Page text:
USC to pay $852m to victims over abuse claims against gynaecologist George Tyndall

26 March 2021, 12:57

Dr. George Tyndall listens during his arraignment at Los Angeles Superior court
Dr. George Tyndall listens during his arraignment at Los Angeles Superior court. Picture: PA

By Maddie Goodfellow

The University of Southern California has agreed to pay more than 700 victims of an abusive gynaecologist $852 million in what is thought to be the largest pay out of its kind.

Lawyers for victims and USC announced the payments for claims against Dr George Tyndal, who faces 35 criminal counts of alleged sexual misconduct between 2009 and 2016 at the university's student health centre.

The 74-year-old has pleaded not guilty and is free on bond.

When combined with an earlier settlement of a separate class-action suit and other, smaller state court settlements, USC has agreed to pay out more than one billion dollars (£730 million) for claims against Tyndall, who worked at the school for nearly three decades.

Hundreds of women came forward to report their allegations to police but some of the cases fell outside the 10-year criminal statute of limitations, while others did not rise to the level of charges or lacked sufficient evidence to prosecute.

Still, he faces up to 64 years in prison if convicted.

Dr Tyndall worked at worked at USC for nearly three decades
Dr Tyndall worked at worked at USC for nearly three decades. Picture: PA

During a press conference on Thursday, multiple victims reported he did examinations without wearing gloves.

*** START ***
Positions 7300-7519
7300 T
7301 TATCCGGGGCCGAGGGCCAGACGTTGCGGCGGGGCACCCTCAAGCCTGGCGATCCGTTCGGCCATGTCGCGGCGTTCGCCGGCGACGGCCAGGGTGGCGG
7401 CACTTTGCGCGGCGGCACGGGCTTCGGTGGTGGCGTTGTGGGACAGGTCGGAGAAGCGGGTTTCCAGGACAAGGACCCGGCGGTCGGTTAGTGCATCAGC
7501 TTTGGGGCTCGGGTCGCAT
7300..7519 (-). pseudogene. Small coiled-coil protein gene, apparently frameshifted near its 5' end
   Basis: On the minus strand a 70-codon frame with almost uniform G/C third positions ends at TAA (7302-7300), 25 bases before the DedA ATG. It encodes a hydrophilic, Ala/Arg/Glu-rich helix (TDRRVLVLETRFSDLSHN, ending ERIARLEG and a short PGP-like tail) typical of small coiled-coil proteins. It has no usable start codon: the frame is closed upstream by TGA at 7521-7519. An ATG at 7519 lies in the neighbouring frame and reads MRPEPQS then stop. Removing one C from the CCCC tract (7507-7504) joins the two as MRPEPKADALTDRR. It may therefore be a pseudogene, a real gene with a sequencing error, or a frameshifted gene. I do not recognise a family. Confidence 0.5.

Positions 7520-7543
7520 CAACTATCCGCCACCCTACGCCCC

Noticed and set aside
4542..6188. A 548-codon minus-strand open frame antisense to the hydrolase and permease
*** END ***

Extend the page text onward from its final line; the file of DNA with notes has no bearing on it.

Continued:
Other said he would make them undress while he was in the room, and one victim said he took photos of her for "research purposes".

Another said the damage he caused was "incalculable", and that despite her asking for a female attendant to be in the room, he sent the nurse away and proceeded to do the exam regardless.

"I felt so violated that I didn't go back to a gyno for five years afterwards," she added, saying she did not consider Tyndall to be a sexual predator initially, because she thought it was something she had done which invited him to "act inappropriately".

"In other words i blamed myself," and said she was "shocked and horrified" to learn he had continued his actions after she was gone.

 "USC knew about this predator and did not stop him from abusing women."

"I am deeply sorry for the pain experienced by these valued members of the USC community," USC President Carol L Folt said in a statement.

"We appreciate the courage of all who came forward and hope this much needed resolution provides some relief to the women abused by George Tyndall."

Several victims on Thursday called for criminal charges to be filed against USC administrators who knew of the allegations against Tyndall for decades and did not fire him.

Ms Folt took office later, in 2019, as part of an overhaul of USC leadership amid the unfolding gynaecologist and college entrance bribery scandals. USC and its insurers will cover the cost of the settlements.

The 852 million dollar civil settlement is believed to be the largest sexual abuse settlement against any university, according to the plaintiffs' attorneys, as well as the largest personal injury settlement against any college or university.